BING XIN, A.K.A. PING HSIN, PEN NAME OF XIE BINGXIN (1900—1999)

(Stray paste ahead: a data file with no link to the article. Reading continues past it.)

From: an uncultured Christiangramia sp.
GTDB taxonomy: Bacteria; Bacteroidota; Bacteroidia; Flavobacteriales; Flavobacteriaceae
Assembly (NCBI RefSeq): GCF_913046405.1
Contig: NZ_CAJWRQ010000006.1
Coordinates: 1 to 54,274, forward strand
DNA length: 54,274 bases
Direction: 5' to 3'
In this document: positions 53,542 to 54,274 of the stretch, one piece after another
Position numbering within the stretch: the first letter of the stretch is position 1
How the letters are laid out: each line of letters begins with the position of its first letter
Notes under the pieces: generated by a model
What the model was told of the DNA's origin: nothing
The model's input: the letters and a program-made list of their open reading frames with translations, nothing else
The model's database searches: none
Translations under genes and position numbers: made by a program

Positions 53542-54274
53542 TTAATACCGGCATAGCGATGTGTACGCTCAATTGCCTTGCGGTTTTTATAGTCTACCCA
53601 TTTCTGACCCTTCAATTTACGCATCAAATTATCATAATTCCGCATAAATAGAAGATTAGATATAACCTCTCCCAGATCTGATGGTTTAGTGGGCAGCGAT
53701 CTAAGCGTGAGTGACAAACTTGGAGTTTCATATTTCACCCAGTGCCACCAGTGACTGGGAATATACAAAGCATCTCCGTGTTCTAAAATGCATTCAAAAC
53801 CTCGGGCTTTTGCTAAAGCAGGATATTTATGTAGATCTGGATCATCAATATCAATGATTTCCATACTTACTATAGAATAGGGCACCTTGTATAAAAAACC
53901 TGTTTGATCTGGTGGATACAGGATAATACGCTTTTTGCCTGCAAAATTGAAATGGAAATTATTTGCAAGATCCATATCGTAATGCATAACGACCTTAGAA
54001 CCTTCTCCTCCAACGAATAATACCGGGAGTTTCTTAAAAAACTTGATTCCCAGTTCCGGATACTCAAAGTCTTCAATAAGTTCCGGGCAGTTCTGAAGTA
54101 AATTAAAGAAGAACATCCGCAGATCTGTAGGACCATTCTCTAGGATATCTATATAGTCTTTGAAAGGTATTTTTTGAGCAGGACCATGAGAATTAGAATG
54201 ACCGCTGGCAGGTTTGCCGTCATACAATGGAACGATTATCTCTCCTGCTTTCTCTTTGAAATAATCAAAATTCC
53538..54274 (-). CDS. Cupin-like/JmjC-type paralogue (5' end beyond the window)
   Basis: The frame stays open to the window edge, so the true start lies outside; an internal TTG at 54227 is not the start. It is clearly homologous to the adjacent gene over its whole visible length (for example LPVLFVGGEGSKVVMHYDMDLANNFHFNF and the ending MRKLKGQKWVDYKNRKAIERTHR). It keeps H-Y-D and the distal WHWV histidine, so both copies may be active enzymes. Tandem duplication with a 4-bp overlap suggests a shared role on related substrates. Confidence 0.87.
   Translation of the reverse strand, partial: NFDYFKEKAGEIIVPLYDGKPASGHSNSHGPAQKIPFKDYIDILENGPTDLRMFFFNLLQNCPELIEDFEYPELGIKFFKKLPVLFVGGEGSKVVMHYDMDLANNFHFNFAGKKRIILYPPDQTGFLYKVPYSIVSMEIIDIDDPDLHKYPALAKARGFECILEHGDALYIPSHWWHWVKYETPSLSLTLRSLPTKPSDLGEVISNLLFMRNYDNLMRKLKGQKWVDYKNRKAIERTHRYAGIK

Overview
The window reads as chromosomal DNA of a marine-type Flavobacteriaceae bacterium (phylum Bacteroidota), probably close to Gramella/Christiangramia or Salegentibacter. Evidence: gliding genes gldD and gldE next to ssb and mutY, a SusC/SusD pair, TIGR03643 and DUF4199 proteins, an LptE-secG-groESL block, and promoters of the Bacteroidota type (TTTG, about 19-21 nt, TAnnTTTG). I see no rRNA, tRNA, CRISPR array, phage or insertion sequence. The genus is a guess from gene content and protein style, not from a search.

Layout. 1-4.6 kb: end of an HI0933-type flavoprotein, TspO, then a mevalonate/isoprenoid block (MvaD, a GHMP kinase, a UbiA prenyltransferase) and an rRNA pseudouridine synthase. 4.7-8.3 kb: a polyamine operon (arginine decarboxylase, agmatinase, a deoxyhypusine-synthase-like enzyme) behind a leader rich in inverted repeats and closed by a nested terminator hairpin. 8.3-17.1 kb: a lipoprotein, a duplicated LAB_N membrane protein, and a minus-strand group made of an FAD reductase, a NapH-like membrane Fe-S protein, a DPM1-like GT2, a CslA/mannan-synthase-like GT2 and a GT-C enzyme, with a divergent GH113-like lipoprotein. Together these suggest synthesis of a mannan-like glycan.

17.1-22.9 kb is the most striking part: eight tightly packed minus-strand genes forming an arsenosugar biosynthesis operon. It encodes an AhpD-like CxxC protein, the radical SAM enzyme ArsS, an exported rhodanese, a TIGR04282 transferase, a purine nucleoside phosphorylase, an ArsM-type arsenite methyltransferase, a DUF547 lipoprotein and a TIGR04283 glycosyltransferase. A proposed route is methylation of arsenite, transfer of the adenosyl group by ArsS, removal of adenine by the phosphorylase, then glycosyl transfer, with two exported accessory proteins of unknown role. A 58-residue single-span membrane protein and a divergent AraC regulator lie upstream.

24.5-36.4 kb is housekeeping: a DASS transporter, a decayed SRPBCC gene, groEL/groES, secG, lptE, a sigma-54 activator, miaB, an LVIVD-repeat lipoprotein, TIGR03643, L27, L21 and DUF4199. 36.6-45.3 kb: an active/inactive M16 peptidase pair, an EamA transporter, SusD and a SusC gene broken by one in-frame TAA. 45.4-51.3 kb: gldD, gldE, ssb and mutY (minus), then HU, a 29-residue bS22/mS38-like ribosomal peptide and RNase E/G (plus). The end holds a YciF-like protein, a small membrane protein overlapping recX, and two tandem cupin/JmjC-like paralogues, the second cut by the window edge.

BING XIN, A.K.A. PING HSIN, PEN NAME OF XIE BINGXIN (1900—1999). Born in Fuzhou, Bing Xin graduated from Yanjing University in Beijing with a bachelor’s degree in literature and from Wellesley College in the United States with a master’s in English literature. She began writing during the May Fourth Movement and had a long, distinguished career as a writer, translator, teacher, and public figure. Her creative writing includes poetry, prose, and short stories. In her early works, Bing Xin encouraged women to get an education not only as a way to obtain self-fulfillment but also to bring happiness and stability to the family. Her first story “Liangge jiating” (Two Families) portrays two housewives with different backgrounds: the educated woman is able to teach her children and provide understanding and comfort for her husband; the illiterate woman is only interested in spending money on jewelry and clothes and does not know how to bring up children or manage household finances. The family with the well-educated wife is happy while the one with the ignorant wife is unhappy. At a time when education for women was still rare, Bing Xin attempted to use her stories as a wake-up call to society. Her writings, as expressions of a wholesome, healthy, uplifting outlook, generally promote a positive attitude toward life and advocate love and kindness. Her series of poems Fan xing (Myriad Stars) are most emblematic of this worldview; she extols the love of family, the love of friends, and above all maternal love. In her view, love is capable of saving the world. The hero in “Chaoren” (The Superman), her best-known story, is a man saved by a loving relationship with a little boy. Bing Xin wrote many stories and poems for children; from the series Ji xiao duzhu (To Young Readers) to tales she wrote in the 1950s, she shows her young readers how important it is to love nature, learning, and family and friends.